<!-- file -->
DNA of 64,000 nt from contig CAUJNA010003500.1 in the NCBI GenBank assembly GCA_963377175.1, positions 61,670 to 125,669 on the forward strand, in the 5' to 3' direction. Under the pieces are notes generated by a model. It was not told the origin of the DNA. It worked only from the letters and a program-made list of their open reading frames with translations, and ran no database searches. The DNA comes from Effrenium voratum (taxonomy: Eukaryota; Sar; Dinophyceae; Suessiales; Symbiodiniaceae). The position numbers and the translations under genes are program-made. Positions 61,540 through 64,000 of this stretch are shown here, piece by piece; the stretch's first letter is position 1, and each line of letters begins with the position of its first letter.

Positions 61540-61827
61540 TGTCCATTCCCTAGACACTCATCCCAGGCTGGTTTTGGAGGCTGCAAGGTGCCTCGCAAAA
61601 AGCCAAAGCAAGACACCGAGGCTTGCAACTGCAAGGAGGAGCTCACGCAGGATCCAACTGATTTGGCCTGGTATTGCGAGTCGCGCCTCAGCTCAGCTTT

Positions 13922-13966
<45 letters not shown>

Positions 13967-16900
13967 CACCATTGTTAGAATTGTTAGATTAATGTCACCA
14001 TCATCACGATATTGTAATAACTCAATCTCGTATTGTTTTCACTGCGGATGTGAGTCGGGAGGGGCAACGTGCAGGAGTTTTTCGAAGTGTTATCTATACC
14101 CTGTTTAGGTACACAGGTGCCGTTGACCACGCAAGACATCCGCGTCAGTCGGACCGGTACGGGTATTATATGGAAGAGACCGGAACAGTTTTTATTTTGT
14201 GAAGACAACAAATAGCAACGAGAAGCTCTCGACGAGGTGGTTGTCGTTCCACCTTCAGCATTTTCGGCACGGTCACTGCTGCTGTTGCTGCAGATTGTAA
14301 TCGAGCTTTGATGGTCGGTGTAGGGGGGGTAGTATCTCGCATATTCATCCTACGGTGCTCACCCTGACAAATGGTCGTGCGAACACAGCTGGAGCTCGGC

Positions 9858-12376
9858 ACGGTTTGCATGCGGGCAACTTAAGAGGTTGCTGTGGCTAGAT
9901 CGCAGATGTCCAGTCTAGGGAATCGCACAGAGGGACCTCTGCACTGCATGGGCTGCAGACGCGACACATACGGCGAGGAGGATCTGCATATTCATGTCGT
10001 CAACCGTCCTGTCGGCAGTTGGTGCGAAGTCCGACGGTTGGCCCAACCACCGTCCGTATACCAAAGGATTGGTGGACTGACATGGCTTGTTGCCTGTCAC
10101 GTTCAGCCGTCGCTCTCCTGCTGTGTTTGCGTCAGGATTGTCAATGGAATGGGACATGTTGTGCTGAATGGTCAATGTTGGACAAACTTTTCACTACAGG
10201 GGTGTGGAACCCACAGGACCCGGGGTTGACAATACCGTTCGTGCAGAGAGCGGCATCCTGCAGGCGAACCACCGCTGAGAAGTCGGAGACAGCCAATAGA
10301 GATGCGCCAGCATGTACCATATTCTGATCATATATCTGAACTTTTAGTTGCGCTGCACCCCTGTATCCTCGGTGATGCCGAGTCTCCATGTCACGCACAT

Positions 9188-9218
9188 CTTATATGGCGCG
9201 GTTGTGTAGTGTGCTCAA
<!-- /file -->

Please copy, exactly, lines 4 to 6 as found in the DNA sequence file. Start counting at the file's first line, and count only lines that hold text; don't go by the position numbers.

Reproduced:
61601 AGCCAAAGCAAGACACCGAGGCTTGCAACTGCAAGGAGGAGCTCACGCAGGATCCAACTGATTTGGCCTGGTATTGCGAGTCGCGCCTCAGCTCAGCTTT

Positions 13922-13966
<45 letters not shown>